@bradfitz bradfitz removed the new label Dec 18, 2014
@rsc rsc removed the os-windows label Apr 10, 2015
@rsc rsc added this to the Go1.5Maybe milestone Apr 10, 2015
@rsc rsc added OS-Windows and removed repo-main labels Apr 14, 2015
@robpike robpike removed their assignment Jun 2, 2015
@rsc
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@rsc rsc commented Jun 29, 2015

I tried to write an OS-independent test for this but failed. Anyone see what I did wrong? It seems to me that if the problem is in \r handling, it should be possible to reproduce with an appropriate input. Seems too late for Go 1.5 in any event.

package main

import (
    "fmt"
    "log"
    "os"
)

func main() {
    var x int64
    r, w, err := os.Pipe()
    if err != nil {
        log.Fatal(err)
    }
    os.Stdin = r
    w.Write([]byte("1\r\n2\r\n"))
    n, err := fmt.Scanf("%d", &x)
    fmt.Println("return =", n, err)
    fmt.Println("x =", x)
}
@rsc rsc modified the milestones: Unplanned, Go1.5Maybe Jun 29, 2015
@rsc
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@rsc rsc commented Jun 29, 2015

Maybe this is a dup of #8944, which I can reproduce portably.

@alexbrainman
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@alexbrainman alexbrainman commented Jul 1, 2015

I still don't know what the problem is.

Maybe it is something to do with the fact that stdin handling whole lines only. My test starts typing the line before child starts and ends after child is started. Inserting pipe between parent and child's stdin fixes the problem:

diff --git a/src/os/exec/exec_test.go b/src/os/exec/exec_test.go
index 3773963..fed35c2 100644
--- a/src/os/exec/exec_test.go
+++ b/src/os/exec/exec_test.go
@@ -760,8 +760,54 @@ func TestHelperProcess(*testing.T) {
        }
        fmt.Print(p)
        os.Exit(0)
+   case "alex":
+       alex()
    default:
        fmt.Fprintf(os.Stderr, "Unknown command %q\n", cmd)
        os.Exit(2)
    }
 }
+
+func alex() {
+   defer os.Exit(0)
+
+   fmt.Println("now press Enter key ...")
+   x := make([]byte, 10)
+   n, err := os.Stdin.Read(x)
+   x = x[:n]
+   fmt.Printf("n=%d err=%v\n", n, err)
+   fmt.Printf("x=%v\n", x)
+   fmt.Printf("x=[")
+   for _, c := range x {
+       fmt.Printf("%c ", c)
+   }
+   fmt.Println("]")
+}
+
+func TestAlex(t *testing.T) {
+   fmt.Println(`type "abc" quickly (you have 5 seconds) ...`)
+
+   time.Sleep(5 * time.Second)
+
+   p := helperCommand(t, "alex")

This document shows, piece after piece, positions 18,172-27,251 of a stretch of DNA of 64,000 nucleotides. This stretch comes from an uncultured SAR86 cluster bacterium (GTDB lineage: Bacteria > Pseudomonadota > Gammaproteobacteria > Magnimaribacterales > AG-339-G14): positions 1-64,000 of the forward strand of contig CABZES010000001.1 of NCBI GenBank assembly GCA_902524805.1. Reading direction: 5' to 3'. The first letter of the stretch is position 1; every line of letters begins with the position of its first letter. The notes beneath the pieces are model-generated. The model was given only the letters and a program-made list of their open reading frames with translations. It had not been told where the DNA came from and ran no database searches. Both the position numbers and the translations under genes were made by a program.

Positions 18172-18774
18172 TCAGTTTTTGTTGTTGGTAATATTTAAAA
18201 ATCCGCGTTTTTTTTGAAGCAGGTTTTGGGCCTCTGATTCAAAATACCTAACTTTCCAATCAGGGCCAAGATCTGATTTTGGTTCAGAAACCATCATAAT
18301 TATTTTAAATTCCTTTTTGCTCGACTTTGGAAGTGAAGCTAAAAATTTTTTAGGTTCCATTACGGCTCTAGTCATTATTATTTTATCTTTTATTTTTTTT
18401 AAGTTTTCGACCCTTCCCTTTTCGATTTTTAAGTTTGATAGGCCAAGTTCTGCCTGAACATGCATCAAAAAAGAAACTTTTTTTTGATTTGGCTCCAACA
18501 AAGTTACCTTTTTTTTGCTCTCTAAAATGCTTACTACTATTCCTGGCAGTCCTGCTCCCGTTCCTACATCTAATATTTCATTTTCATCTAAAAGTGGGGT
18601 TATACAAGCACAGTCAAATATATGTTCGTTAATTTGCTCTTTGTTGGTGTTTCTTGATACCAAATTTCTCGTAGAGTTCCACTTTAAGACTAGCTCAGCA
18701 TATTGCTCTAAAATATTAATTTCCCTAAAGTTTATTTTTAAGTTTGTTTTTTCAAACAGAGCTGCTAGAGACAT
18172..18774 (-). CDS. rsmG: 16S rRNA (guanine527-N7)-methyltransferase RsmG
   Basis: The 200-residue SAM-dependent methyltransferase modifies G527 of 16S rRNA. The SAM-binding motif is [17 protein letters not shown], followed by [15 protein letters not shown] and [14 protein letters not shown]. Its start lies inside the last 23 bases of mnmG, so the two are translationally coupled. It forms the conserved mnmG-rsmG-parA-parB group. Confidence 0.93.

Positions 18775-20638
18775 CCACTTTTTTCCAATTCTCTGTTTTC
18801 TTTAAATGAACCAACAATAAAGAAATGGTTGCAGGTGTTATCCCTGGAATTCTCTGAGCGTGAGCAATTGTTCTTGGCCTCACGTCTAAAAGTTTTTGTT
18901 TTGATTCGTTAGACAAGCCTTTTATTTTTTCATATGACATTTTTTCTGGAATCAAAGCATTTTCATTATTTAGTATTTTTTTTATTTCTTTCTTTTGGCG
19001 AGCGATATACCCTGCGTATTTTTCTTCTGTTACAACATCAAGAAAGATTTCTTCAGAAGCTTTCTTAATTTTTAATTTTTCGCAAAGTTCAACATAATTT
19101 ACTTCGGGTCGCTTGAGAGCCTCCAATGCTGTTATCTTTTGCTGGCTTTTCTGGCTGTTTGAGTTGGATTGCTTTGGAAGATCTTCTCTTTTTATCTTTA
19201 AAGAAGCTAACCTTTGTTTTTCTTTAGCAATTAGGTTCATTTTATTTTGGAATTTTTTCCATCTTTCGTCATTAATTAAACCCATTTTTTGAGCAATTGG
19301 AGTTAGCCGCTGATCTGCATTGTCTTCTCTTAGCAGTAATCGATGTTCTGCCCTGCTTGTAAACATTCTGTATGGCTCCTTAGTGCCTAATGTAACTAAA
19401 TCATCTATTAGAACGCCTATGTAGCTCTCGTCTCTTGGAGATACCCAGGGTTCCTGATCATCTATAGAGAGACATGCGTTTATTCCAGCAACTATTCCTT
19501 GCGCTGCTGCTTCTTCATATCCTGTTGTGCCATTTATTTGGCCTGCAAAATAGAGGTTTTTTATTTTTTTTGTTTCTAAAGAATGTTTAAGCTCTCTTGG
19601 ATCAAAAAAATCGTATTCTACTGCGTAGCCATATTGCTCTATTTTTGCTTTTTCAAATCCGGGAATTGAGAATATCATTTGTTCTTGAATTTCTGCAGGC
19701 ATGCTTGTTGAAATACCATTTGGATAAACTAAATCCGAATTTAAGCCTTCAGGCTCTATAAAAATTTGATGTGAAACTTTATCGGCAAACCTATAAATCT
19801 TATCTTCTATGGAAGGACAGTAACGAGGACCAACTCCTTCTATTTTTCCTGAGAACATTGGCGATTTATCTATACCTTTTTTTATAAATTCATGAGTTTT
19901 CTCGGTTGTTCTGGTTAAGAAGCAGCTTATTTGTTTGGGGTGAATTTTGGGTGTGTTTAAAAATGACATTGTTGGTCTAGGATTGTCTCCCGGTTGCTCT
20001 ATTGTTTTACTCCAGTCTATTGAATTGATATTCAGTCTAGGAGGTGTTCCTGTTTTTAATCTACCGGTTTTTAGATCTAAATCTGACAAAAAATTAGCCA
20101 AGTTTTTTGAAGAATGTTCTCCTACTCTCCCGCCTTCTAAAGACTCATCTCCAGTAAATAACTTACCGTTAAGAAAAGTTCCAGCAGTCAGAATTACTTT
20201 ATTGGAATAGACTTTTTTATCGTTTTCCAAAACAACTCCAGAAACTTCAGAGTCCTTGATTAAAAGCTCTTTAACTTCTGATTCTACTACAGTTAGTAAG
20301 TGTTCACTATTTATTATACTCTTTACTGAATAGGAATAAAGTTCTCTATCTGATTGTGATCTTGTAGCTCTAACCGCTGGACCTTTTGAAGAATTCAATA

+
+   // p.Stdin = os.Stdin
+   childStdin, err := p.StdinPipe()
+   if err != nil {
+       t.Fatal(err)
+   }
+   defer childStdin.Close()
+   go func() {
+       _, err := io.Copy(childStdin, os.Stdin)
+       if err != nil {
+           t.Fatal(err)
+       }
+   }()
+
+   p.Stdout = os.Stdout
+   p.Stderr = os.Stderr
+   err = p.Run()
+   if err != nil {
+       t.Fatal(err)
+   }
+}

But that approach will not work in cmd/go - I think we want "go run ..." child reading from console, not from pipe.

Alex

@robpike
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@robpike robpike commented Jul 1, 2015

I don't believe this is related to #8944. The issue in #8944 is specifically about how newlines work in Scanf. This is Scan, not Scanf, and newlines work differently in the two.

It seems to be confined to Windows, which argues against it being \r in particular. If it were, we could reproduce it with \r on other systems, but we cannot.

My guess is that this has to do with a difference in how Windows does console input but I doubt that is a helpful remark.

@alexbrainman
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@alexbrainman alexbrainman commented Jul 2, 2015

My sentiment exactly @robpike

Alex

@alexbrainman
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@alexbrainman alexbrainman commented Dec 15, 2016

I have built little program https://play.golang.org/p/W4f9GPsoID that demonstrates this. If I run it (and press "abc", when prompted, followed by Enter), I see this:

C:\>u:\test
type "abc" quickly (you have 5 seconds) ...
now press Enter key ...
abc
2016/12/15 17:20:58 child have "t\x00e\x00s", but want "abc\r\n"
2016/12/15 17:20:58 exit status 1

C:\>

But if I change program a little:

diff --git a/main.go b/main.go
index 3881bf6..0459d96 100644
--- a/main.go
+++ b/main.go
@@ -29,7 +29,7 @@ const testdata = "abc"
 func child(arg string) error {
 	fmt.Println("now press Enter key ...")
 	// TODO: change x size to 41 makes test pass. Why?
-	x := make([]byte, 40)
+	x := make([]byte, 41)
 	n, err := readStdin(x)
 	if err != nil {
 		return err

and run in the same way, I see

C:\>u:\test
type "abc" quickly (you have 5 seconds) ...
now press Enter key ...
abc

C:\>

I also built similar Pascal program https://play.golang.org/p/ipEm9iGnnE, and it behaves in the same way